They are against the Government's plans to decentralise the agency to Birr, Co Offaly.
Pickets were also placed at three other Dublin offices in Clyde Road, South Circular Road and Peter Street. Pickets were to remain at the four offices until 11am this morning.
Yesterday, ten hours of talks at the Labour Relations Commission failed to resolve the row.
It is understood that while a management proposal to resume talks was acceptable to the union, it was subsequently withdrawn and redrafted.
The new draft which would have required the union to accept decentralisation in principle was said to be a 'bridge too far' for staff.
Only a small minority of the 400 staff at FÃS have agreed to decentralise to Birr.
250 staff who are members of SIPTU voted to take action after management said promotions would be linked to being prepared to relocate to Birr.
SIPTU said it was the first of a series of stoppages over decentralisation.
Call for decentralisation review as Ahern admits difficulties
Saturday, 13th May, 2006
Labour Party leader Pat Rabbitte has called for a review of the Government's decentralisation plan after the Taoiseach admitted it was facing serious difficulties.
The plan, which would see 10,600 civil and public servants being moved from Dublin to over 50 locations around the country, has met with opposition from unions. Staff in FAS have been staging industrial action over what they claim is pressure being put on them to move.
Bertie Ahern admitted in an interview published today that the Government's deadline for decentralisation looked increasingly unlikely to be met. "We might have taken too much on in one go," he said. "We put ourselves in too tight a timeframe."
Mr Rabbitte said today Mr Ahern's comments proved that it was the "beginning of the end" for the plan, which was devised by former Minister for Finance Charlie McCreevy in December 2003. "It was not thought out, poorly planned and incapable of being implemented on the scale and in the timeframe proposed."
He added: "The Taoiseach should now be honest with those locations which have been promised relocated agencies or Departments and which he knows is not going to happen."
The Labour leader called on Mr Ahern to engage in an all-party review to agree "a properly planned programme of decentralisation based on the national spatial strategy".
Siptu wants State agencies removed from the decentralisation plan. The union will hold a protest next week outside the offices of Minister of State at the Department of Finance Tom Parlon, who is responsible for implementing the project.
The Impact union, which represents 1,200 civil servants and state agency staff earmarked for relocation, warned last week it was planning a lobbying campaign for the next General Election as dissatisfaction with decentralisation was a major issue for Dublin voters.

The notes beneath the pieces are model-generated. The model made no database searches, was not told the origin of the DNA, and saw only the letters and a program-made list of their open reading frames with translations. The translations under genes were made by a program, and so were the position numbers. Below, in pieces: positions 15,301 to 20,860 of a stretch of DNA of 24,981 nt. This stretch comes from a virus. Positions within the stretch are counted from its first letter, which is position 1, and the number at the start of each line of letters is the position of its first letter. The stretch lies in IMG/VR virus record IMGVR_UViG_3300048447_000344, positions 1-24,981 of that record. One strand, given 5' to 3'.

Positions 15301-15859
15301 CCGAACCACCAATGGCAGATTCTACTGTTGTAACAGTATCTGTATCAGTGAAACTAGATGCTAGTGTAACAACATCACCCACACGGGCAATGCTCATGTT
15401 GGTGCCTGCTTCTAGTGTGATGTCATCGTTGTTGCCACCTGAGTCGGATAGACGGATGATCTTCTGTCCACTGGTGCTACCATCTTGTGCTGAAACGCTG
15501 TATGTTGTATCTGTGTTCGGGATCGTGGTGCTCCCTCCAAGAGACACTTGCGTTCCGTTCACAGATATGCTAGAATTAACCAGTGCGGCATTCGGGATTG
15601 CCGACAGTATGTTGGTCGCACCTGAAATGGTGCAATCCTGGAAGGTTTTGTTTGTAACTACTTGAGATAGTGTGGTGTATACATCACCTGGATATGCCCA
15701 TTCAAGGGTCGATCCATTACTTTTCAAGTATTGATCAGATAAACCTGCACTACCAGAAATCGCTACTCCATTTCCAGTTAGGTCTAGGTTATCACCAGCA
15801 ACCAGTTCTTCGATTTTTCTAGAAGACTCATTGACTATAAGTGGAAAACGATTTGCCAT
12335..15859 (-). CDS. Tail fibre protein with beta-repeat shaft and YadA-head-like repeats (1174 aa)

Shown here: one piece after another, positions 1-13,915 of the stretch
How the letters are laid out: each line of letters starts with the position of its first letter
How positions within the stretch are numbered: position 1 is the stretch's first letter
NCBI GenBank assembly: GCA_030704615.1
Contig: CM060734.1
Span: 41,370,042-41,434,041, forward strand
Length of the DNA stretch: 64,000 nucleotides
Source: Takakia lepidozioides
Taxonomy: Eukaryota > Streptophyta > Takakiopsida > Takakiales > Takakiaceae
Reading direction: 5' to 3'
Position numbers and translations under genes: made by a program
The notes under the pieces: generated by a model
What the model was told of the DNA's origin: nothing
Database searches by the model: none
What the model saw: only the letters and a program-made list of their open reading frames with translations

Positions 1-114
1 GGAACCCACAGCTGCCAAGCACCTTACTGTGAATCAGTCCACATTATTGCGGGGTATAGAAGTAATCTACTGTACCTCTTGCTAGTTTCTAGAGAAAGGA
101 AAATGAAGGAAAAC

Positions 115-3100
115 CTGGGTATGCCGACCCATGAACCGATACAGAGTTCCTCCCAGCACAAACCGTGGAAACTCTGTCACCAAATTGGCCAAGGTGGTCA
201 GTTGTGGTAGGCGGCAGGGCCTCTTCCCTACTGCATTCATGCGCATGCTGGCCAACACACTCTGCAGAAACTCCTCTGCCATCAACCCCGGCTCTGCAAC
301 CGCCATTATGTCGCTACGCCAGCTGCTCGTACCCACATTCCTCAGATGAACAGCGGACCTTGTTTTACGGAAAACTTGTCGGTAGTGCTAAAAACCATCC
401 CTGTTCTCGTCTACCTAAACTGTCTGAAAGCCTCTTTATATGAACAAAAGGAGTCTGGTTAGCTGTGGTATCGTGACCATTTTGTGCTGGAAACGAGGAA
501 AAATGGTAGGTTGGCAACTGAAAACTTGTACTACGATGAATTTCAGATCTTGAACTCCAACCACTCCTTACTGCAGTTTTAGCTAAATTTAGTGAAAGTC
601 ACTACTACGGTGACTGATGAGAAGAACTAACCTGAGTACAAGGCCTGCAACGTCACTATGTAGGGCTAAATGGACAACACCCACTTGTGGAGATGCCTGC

Decentralisation is problematic says Ahern
13 May 2006 13:42
The Taoiseach has conceded that the Government may have taken too much on in one go with regard to its decentralisation plan.
In an interview with the Irish Independent, Mr Ahern said many civil and public servants wanted to move, but that the sizeable logistics involved were causing difficulties.
He was commenting on the plan to move more than 10,600 civil servants to 50 locations outside Dublin.
There have been continuing calls from civil service unions for the policy to be re-examined.
The Labour party leader Pat Rabbitte has called for a review of the government's plans. He said the Taoiseach's comments were an admission that decentralisation cannot work.
a boyle wrote: really thomond...
parlon is on record as stating that he has 10600 people signed up to move, while seeking 10000.
a boyle wrote: With the country so small there is no reason why the headquarters of many goverment function can't be placed in different parts of the country. For goodness sake , france germany and america are hugely decentralised.
a boyle wrote: or the tourism boar was in galway. How often do the tourism boards actually meet face to face with others groups ? it only takes two hour to cross the country for goodness sake !!!
a boyle wrote: Bertie admitted problems as he is only to happy to heap s**t on all three pd ministers (fairly/or not , depending on your opinion) Parlon has had this decentralisation thing for just long enough that he is now seen as 'owning' the issue/problem
This is a political discussion not appropriate to this website. thumbs down to you .thumbs down.